The global media frenzy over Australia’s temporary detention of anti-vaccine tennis star Novak Djokovic has inadvertently drawn attention to the cruel mistreatment of refugees imprisoned in the same run-down, bug-infested facility in Melbourne.

News reports showing Djokovic’s fans, and local anti-vaxxers, rallying in his support outside the Park Hotel, a makeshift detention center, have included images of protesters decrying the suffering of the dozens of refugees who are also there. Some of those people have been in Australian detention facilities for close to nine years, just for arriving in the country by boat, seeking asylum.

The detained asylum-seekers, who can see the protesters and journalists outside and have commented on the attention on social media, were among several thousand who were subjected to harsh conditions in offshore processing centers, as part of the Australian government’s attempt to dissuade refugees from coming by sea.

According to a Guardian database, of 3,127 people who sought sanctuary in Australia between July 2013 and December 2014 and were then sent offshore, almost half were still in detention at the end of 2020.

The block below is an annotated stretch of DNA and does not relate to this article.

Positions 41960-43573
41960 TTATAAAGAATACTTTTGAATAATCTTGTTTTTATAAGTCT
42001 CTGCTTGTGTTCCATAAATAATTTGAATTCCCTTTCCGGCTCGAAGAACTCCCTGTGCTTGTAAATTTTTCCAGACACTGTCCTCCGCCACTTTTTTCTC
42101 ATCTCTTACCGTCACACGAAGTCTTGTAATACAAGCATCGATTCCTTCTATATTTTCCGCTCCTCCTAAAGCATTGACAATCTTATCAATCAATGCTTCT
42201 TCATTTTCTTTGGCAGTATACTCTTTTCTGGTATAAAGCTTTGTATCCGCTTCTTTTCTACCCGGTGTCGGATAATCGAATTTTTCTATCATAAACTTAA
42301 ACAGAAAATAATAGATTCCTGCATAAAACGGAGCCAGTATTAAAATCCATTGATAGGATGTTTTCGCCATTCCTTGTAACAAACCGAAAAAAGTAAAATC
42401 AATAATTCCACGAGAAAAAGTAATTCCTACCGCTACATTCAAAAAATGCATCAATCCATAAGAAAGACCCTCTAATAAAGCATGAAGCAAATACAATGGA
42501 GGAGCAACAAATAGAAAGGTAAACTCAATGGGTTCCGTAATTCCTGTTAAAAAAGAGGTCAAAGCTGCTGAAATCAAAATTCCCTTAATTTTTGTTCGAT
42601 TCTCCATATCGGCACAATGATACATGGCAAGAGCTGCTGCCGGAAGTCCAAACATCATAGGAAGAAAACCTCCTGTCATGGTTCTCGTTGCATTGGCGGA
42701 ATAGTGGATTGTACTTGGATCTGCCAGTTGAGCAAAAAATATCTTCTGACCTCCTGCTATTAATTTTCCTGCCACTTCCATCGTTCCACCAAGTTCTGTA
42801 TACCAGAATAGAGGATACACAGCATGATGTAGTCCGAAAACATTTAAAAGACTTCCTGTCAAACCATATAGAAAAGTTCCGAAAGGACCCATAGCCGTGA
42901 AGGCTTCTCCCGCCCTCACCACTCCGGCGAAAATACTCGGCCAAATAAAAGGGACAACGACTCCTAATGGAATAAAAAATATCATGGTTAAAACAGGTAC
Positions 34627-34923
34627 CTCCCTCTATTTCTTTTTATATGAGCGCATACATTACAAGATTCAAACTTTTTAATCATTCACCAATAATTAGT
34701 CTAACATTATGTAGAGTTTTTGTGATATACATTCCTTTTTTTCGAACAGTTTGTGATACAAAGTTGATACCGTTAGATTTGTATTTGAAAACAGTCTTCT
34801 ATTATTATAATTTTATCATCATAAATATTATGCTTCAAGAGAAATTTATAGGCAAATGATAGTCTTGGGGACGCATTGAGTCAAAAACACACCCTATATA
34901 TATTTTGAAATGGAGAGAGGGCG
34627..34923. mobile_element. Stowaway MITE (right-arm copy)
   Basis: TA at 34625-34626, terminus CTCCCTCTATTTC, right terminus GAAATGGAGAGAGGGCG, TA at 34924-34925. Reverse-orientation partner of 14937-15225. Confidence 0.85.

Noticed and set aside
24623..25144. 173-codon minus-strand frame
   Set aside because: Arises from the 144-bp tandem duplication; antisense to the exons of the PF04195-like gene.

“Australia’s abusive offshore processing policy has caused immeasurable suffering for thousands of vulnerable asylum seekers,” Sophie McNeill, Australia researcher at Human Rights Watch, said last year. “The Australian government should accept New Zealand’’s repeated offers to take some of the refugees, and work toward ending offshore processing once and for all,” she added.

Journalists have documented moments of solidarity but also some tensions between supporters of the refugees and those of the Serbian tennis star, whose exemption from the Covid vaccination requirement to enter Australia, granted by local authorities, was rejected by the federal government. Djokovic is fighting the deportation order.

Ben Rothenberg, who covers tennis for the New York Times, tweeted video of a woman wrapped in a Serbian flag criticizing a pro-refugee protester “for wearing a mask during the pandemic.”